This is the central aisle in the nave of the cathedral. As is to be expected, there were lots of people who also wanted to see this building, but I'll bet it is far more crowded during the summer months!
The ceiling is wonderful, isn't it? Note the black and white theme again that was mentioned yesterday. They are the colors of Siena so you will see them throughout the Duomo. The use of the same color scheme inside as well as out makes for a more unified composition which isn't always seen in such grand buildings.
This is one of those quirky areas to be found in most of the large churches we have visited. There's always somewhere an exit or a staircase is needed that doesn't quite fit into the grand scheme. Or maybe the architects do this deliberately; I'd like to think they had the foresight to plan this wonderful row of arches just for their own pleasure. But if they didn't and had to come up with an answer to a problem, I applaud their seat-of-the-pants solution. Whichever may be the case, it resulted in a delight for the eyes.
However, we did get to see a few of the choir stalls. Here's the back of one:
The bronze St. John the Baptist by Donatello:
The Last Supper in stained glass:
And the incredible inlaid floor of the Duomo. These are now roped off so they will suffer no further wear and tear, but they are everywhere. These are only a few examples of the artistry beneath one's feet:
Sometime when I can't think of what to write, I will put out the design elements that are around all the major pictorial pieces or fill the rest of the floor where there is no room for a big inlaid picture (some of which are very moving - The Slaughter of the Innocents, for one).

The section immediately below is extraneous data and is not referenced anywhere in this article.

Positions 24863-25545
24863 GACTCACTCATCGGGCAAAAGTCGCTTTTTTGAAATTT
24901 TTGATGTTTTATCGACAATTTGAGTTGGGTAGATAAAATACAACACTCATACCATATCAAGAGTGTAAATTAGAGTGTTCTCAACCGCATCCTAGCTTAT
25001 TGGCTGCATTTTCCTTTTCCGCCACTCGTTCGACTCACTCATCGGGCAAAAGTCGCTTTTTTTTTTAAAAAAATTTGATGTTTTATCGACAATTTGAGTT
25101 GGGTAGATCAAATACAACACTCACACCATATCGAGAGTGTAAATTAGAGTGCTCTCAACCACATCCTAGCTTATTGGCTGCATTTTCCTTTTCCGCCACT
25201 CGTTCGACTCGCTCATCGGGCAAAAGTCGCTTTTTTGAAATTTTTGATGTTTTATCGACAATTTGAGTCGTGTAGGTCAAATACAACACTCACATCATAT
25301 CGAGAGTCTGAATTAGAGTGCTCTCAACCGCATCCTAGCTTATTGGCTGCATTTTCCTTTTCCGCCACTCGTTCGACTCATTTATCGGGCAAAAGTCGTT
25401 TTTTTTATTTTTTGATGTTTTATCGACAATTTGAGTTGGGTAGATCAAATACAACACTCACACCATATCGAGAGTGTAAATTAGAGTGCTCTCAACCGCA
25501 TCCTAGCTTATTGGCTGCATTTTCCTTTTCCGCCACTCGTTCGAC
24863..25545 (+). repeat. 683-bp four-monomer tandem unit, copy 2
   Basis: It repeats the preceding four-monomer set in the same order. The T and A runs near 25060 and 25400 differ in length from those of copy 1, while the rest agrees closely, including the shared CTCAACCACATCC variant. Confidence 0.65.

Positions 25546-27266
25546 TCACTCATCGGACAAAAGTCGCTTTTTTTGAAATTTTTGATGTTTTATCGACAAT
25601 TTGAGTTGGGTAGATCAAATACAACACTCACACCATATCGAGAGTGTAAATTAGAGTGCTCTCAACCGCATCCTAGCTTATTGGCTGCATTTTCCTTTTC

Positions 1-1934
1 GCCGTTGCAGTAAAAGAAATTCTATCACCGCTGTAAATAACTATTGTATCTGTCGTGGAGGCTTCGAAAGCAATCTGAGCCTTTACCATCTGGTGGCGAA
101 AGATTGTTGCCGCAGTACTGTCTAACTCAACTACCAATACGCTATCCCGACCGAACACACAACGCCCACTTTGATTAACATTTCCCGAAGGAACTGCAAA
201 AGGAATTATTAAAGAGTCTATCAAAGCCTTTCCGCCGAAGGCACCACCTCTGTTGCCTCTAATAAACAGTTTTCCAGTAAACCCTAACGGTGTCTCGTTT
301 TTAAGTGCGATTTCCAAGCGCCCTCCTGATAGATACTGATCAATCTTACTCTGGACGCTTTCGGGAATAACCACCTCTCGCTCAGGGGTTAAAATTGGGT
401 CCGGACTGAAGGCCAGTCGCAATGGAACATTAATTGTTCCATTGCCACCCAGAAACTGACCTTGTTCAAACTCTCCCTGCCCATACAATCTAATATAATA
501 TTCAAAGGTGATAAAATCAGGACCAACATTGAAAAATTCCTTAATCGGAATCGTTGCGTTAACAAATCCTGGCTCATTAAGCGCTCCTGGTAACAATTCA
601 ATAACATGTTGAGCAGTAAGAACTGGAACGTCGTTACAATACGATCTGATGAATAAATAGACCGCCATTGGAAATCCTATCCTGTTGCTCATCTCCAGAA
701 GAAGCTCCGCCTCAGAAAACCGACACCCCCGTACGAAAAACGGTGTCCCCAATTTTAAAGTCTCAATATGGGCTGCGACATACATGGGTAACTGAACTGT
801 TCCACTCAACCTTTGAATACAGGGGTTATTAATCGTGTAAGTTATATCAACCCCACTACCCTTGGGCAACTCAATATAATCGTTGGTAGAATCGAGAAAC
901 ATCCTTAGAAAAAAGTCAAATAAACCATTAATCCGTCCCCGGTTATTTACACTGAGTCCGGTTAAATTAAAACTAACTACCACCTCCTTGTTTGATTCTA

But for now I want to show you the glories of the Piccolomeni Library which is also in the Duomo. Our guide, DH, told me to close my eyes, and he led me into this room off the nave. This is the ceiling:
I was speechless - even after I regained my breath! The next two photos show two of the triangular elements that are on the higher part of the wall that curves into the ceiling above.
Pintoricchio did the frescoes on the walls which tell the Life of Pius II. And some of you will recognize the signs of Renaissance paintings: the colors carmine lake, smalt blue, and Naples yellow, the understanding of human anatomy, and of perspective. But never mind that and just enjoy these immense paintings in all their detail.
This is the "bridge" between the painting above and the one next to it.
Then details of some "minor figures" from another fresco ;
One that I found particularly charming both for the figure gazing at us from horseback (Pius II as a young man, I believe), and for the storm and rainbow in the background.
Here's a close up of that storm (and having struggled with painting a rainbow, I feel for Pintoricchio!).
The only books consisted of an amazing collection of manuscript music in "elephant folio" size (think of Audubon's bird folios in size). These were intended to be seen from a distance meaning that only one manuscript would be necessary. I won't apologize for the reflection of the triangular arches reflected in the glass protecting the manuscript because I didn't know how to avoid it and because I like it showing here as part of the wonderful calligraphy and illuminations.
A close up from different book:
Still another (there were many of these manuscripts lining the walls of the Library):
And a closer close-up of the same page:
And finally, some floors. The first is in the Piccolomeni Library and the second from the lower level of the Duomo near the rest rooms.
On Sunday, the plan is to move on from Siena to our next stop.